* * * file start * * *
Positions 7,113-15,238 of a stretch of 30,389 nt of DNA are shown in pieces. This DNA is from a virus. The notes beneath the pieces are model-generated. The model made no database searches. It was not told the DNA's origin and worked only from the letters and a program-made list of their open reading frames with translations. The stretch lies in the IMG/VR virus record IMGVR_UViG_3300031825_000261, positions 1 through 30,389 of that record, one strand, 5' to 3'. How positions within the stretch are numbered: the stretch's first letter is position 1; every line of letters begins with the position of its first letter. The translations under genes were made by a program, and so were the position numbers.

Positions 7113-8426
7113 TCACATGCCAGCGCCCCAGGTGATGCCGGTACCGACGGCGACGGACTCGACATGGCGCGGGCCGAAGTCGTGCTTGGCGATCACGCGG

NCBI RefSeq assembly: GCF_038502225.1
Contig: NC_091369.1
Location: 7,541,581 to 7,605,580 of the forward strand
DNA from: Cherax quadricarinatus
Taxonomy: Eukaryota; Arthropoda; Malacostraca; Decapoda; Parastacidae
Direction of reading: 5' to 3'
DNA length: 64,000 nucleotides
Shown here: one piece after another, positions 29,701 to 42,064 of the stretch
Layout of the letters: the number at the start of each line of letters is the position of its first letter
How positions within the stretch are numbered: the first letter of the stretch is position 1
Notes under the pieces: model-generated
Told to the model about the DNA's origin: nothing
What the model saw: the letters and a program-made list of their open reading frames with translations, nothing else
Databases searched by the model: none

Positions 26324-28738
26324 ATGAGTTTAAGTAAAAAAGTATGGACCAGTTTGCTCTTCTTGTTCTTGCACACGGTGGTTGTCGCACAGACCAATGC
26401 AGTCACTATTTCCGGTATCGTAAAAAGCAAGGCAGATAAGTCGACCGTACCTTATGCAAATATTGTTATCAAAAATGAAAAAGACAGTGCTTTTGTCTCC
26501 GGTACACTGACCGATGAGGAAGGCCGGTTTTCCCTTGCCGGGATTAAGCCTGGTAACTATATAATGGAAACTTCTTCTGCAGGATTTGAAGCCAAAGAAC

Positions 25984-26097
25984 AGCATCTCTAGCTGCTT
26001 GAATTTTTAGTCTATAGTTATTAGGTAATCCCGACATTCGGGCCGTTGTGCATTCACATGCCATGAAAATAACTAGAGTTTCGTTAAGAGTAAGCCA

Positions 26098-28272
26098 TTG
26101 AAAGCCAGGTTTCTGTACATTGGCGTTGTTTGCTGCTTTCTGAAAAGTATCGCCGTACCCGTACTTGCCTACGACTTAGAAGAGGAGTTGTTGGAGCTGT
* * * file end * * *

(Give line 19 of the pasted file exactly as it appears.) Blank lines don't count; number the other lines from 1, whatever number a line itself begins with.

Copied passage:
26324 ATGAGTTTAAGTAAAAAAGTATGGACCAGTTTGCTCTTCTTGTTCTTGCACACGGTGGTTGTCGCACAGACCAATGC